One of the views from certain quarters about these guidelines on GSI is that it usurps the power of Court especially as regards disputes. This view is far from the correct position, as same is misconceived as the guidelines on GSI recognize the power of Court and do not in any way interfere with the powers of Court. The guidelines on GSI recognize restrictions placed on accounts by the Court and excludes such from the GSI Trigger. We strongly maintain that the amount of loan and interest left unpaid cannot be in contest, since it is regulated by the Loan Contract. The only part that could be in dispute is the penal fees for default in repaying the loan which has been expressly excluded by the Guidelines on GSI.
In addition, there are penalties in place for the wrong use or trigger of the GSI. Moreover, there is no provision in the GSI Guidelines excluding any aggrieved party from seeking redress in a Court of Law.
The entire provisions that run through the pages of the guidelines has not in any remote way ousted or usurped the jurisdiction of the Courts to determine grievances that borrowers may raise from its application. In fact, it has further enthroned same. This position of ours has been re-emphasized in the case of THE MISCELLANEOUS OFFENCES TRIBUNAL & ANOR V. OKOROAFOR & ANOR (2001) LPELR – 3190 (SC) Pp. 62-63, Paras. D-D Per Karibi-Whyte, JSC stated that:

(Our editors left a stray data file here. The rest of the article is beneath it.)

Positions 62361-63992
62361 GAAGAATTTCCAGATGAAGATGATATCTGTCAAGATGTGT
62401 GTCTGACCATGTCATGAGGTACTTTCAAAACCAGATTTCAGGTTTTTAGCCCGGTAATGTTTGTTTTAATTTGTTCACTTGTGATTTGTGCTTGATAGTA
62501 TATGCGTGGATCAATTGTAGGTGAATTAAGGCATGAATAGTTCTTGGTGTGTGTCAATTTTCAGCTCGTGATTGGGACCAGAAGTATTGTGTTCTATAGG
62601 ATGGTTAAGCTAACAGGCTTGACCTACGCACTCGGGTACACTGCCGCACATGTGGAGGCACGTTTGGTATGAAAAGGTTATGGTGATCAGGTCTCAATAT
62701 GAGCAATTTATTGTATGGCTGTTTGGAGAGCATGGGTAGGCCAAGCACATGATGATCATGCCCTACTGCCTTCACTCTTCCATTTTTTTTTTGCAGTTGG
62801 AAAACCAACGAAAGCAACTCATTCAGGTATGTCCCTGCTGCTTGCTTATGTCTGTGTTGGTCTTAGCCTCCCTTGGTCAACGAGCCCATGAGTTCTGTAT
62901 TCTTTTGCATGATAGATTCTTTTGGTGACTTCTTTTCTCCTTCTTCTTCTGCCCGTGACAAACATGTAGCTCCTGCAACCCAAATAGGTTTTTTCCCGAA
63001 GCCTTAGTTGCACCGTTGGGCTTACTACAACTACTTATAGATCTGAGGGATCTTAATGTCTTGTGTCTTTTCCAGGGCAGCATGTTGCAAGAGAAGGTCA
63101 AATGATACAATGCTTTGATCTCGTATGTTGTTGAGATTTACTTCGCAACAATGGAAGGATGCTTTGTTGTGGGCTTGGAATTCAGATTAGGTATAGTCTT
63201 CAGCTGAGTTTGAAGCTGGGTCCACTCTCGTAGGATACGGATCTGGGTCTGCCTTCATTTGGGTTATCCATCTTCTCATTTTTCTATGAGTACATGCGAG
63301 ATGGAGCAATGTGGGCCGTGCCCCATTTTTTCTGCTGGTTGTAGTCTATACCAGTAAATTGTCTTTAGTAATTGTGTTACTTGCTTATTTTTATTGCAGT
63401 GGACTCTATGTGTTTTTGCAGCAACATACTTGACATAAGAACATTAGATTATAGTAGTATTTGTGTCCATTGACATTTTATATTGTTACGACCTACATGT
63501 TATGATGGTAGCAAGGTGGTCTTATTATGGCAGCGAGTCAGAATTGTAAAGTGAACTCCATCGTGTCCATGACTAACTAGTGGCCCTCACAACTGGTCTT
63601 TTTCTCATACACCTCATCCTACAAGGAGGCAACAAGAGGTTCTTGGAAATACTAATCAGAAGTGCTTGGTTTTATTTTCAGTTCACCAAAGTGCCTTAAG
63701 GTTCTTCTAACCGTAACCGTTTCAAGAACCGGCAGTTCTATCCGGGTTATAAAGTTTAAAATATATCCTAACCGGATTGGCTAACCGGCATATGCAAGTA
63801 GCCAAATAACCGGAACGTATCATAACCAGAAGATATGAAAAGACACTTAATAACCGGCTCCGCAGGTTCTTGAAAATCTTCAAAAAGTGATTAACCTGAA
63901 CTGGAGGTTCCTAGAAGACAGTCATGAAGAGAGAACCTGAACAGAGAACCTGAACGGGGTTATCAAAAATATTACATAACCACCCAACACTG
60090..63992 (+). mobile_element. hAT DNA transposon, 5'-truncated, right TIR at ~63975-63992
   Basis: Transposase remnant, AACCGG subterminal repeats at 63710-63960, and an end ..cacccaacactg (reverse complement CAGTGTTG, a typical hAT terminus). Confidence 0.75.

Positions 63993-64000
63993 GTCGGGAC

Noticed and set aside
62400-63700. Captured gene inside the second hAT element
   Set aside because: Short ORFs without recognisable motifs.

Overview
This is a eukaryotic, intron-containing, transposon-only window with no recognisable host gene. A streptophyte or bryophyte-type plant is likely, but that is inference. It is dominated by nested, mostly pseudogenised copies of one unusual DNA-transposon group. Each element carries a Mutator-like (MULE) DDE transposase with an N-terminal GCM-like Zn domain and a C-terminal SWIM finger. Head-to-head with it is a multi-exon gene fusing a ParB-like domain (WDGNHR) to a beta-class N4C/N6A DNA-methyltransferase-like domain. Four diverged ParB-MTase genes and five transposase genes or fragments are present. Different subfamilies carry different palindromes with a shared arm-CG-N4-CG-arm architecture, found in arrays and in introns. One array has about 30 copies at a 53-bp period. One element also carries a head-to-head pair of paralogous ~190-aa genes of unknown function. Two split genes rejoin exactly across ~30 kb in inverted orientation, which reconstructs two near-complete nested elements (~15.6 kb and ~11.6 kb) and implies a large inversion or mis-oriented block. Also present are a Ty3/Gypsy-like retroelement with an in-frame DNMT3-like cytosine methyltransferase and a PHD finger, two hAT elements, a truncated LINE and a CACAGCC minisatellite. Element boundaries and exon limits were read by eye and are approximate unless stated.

“An ouster clause may be absolute whereby there is a total exclusion of the exercise of jurisdiction, or a limited ouster, where the exercise of jurisdiction is excluded only in certain situations. In considering the ouster provision the words used must be carefully construed to determine the effect intended. Hence where the words connote an ouster only in certain situations, the jurisdiction of the superior court is only excluded on the fulfillment of those conditions. Superior courts of record guard the exercise of their constitutional jurisdiction zealously with jealousy. Hence whereas they may tolerate the exclusion or restriction by statute of a personal right of access to the courts the language expressing such exclusion or restriction will be carefully watched by the courts, and will not be extended beyond its least onerous meaning. Only clear and unambiguous words will be allowed to have such effect”